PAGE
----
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Year : 2013  |  Volume : 1  |  Issue : 1  |  Page : 27-28

Towards designing effective scientific research

Department of Orthodontics, Faculty of Dentistry, Sebha University, Sebha, Libya

Date of Web Publication14-Jan-2014

Correspondence Address:
Khaled Awidat Abdalla
Faculty of Dentistry, Sebha University, Sebha
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Source of Support: None, Conflict of Interest: None

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How to cite this article:
Abdalla KA. Towards designing effective scientific research. Dent Med Res 2013;1:27-8

How to cite this URL:
Abdalla KA. Towards designing effective scientific research. Dent Med Res [serial online] 2013 [cited 2023 Jan 30];1:27-8. Available from: https://www.dmrjournal.org/text.asp?2013/1/1/27/125001

Dear Editor,

The scientific community is growing at a rapid pace, in it, the researchers sow the seeds and the entire humanity reaps the harvest. We in dentistry and medical research are surely in pace with the rest. Scientific writing is the simple and at times most feasible platform for presenting the ideas and views and genuine hard work of a researcher. Unfortunately there exists a variety of bias against the acceptance and publication of the hard work and at times wonderful ideas of researchers. Bias against developing low-income countries, particular country/region of origin, language, gender of the author, and negative results unfortunately exists. [1],[2],[3],[4],[5] In recent times, the bias is curtailed by various mechanisms and checks designed by the journals, the editorial boards etc., The launch of a number of new journals has also contributed by giving a better choice for the new researchers immediately and has opened up new horizons of knowledge dissemination.

The naive researchers should always start their work by studying the relevant published work with patience and presence of mind. This will help them define and refine their research question. The old and true statement works wonders, "Question is the key to knowledge". Defining the right and the proper question is the first step in the right direction. Check if an answer already exists to your research question. Check for relevant work, of recent occurrence. Think in what way your work will be different. Will it make a difference?

Then proceed with methodology. Methodology is the backbone of your study. Any failure in methodology will hamper the work completely and will at times make it unsalvageable. Imagine the distance traveled in your morning walk; can it be measured with domestic measuring jar? Of course not. Remember the job of the study design-methodology is to calibrate, analyze the hypothesis, and answer your question. It needs meticulous working. Look for ethical issues that may arise from your work. Get appropriate permissions and ethical clearance from the responsible authorities before you begin with your work.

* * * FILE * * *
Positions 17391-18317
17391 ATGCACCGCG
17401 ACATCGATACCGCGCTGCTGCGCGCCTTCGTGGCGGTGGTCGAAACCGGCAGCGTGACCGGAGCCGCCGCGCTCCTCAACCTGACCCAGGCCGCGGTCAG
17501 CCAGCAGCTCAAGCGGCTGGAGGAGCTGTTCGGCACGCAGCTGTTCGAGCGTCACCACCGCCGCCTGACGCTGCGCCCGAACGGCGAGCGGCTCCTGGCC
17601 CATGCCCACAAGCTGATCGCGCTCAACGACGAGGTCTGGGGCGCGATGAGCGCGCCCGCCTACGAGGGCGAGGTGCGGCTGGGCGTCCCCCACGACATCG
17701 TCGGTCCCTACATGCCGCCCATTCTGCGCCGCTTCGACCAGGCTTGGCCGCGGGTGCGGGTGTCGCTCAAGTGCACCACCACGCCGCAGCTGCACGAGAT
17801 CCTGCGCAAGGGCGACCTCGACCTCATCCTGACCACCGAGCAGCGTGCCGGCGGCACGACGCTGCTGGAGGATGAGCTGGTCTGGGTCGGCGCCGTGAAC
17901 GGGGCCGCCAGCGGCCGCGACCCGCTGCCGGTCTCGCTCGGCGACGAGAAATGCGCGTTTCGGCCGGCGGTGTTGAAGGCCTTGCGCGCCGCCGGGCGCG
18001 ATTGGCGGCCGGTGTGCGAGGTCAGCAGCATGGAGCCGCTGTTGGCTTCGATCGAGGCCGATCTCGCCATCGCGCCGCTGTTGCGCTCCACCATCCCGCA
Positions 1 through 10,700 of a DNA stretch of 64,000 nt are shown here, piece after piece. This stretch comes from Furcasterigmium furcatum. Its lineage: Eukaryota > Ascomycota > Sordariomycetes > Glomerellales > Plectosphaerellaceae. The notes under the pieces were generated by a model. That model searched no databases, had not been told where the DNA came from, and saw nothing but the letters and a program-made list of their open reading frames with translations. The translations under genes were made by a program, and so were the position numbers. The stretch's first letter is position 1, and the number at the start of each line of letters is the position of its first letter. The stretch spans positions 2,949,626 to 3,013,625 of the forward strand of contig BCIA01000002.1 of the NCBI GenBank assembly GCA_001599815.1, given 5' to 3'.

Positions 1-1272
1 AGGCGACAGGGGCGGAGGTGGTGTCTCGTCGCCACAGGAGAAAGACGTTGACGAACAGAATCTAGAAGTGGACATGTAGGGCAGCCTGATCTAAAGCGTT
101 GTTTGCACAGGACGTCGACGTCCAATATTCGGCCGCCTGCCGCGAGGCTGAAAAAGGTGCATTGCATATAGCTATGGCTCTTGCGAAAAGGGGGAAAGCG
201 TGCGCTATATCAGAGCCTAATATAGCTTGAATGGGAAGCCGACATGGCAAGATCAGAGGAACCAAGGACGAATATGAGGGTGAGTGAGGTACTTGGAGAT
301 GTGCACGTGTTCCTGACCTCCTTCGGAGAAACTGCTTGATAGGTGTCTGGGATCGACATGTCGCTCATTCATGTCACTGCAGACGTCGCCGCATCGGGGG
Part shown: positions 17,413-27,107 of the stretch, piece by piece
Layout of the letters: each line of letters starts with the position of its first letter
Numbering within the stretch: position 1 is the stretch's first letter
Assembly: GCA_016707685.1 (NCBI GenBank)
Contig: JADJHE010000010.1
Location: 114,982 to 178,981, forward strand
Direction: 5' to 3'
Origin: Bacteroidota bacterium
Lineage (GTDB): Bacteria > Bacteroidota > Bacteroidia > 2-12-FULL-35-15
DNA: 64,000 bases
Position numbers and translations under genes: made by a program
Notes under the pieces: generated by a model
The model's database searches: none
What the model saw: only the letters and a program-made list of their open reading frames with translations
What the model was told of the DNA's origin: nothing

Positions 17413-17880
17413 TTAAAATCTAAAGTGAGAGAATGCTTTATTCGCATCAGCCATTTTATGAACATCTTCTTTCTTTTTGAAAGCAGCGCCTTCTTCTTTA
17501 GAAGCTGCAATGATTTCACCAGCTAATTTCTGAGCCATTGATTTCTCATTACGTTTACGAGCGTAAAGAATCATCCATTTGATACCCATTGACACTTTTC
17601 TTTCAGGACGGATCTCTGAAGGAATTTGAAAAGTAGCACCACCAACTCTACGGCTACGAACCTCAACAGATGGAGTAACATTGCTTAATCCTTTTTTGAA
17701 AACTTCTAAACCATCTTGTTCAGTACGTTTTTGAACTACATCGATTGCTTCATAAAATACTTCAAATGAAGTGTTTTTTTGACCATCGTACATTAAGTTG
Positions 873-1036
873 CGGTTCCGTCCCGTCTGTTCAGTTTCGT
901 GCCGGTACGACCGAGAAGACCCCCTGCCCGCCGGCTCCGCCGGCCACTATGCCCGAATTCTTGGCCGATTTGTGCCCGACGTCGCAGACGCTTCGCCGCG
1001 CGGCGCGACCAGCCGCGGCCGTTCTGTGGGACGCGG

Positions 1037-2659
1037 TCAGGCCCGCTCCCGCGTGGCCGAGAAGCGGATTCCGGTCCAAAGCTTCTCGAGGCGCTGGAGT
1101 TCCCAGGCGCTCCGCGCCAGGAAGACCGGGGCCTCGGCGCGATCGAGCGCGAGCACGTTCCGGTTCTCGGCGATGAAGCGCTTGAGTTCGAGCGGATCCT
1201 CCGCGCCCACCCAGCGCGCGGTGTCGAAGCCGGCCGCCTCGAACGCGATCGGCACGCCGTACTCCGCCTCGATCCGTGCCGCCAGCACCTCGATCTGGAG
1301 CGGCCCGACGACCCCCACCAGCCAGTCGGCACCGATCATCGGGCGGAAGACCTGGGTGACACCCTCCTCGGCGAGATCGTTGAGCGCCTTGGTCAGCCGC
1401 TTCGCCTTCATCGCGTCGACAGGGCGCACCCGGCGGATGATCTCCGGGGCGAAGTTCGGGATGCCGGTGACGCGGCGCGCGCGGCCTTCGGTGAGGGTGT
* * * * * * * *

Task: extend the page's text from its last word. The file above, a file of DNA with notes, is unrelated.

The result is what you found with your work. It is the fruit of your labor. Use simple words to tell them. When writing them for publications keep them simple. Use tables or graphs when needed. Descriptive tables and good graphs will get your message to others clear and loud. Never fear from telling the true results. Be honest and never manipulate.

If possible, join an expert team to begin with it will prove a treasure trove for a beginner. [6] The dental and medical researchers from developing nations and nations with poor scientific performance should know that the world awaits their share of work to be completed. [7] Financial constraints surely do not allow one from doing complex research works. Nevertheless, it can never be a deterrent to start with simple things.

This letter is an attempt to draw the attention of fresh dental and medical students and researchers toward designing a successful research. I hope that it will be of help and interest for many readers.

  References Top

1.Thornton A, Lee P. Publication bias in meta-analysis: Its causes and consequences. J Clin Epidemiol 2000;53:207-16.  Back to cited text no. 1
2.Olson CM, Rennie D, Cook D, Dickersin K, Flanagin A, Hogan JW, et al. Publication bias in editorial decision making. JAMA 2002;287:2825-8.  Back to cited text no. 2
3.Mahid SS, Qadan M, Hornung CA, Galandiuk S. Assessment of publication bias for the surgeon scientist. Br J Surg 2008;95:943-9.  Back to cited text no. 3
4.Yousefi-Nooraie R, Shakiba B, Mortaz-Hejri S. Country development and manuscript selection bias: A review of published studies. BMC Med Res Methodol 2006;6:37.  Back to cited text no. 4
5.Møller AP, Jennions MD. Testing and adjusting for publication bias. Trends Ecol Evol 2001;16:580-6.  Back to cited text no. 5
6.Peeran SW, Ahmed AM, Mugrabi MH, Peeran SA. Simple steps to avoid plagiarism and improve scientific writing. Libyan J Med 2013;8:21825.  Back to cited text no. 6
7.Bredan A, Benamer HTs, Bakoush O. Visibility of Arab countries in the world biomedical literature. Libyan J Med 2011;6.doi: 10.3402/ ljm.v6i0.6325  Back to cited text no. 7


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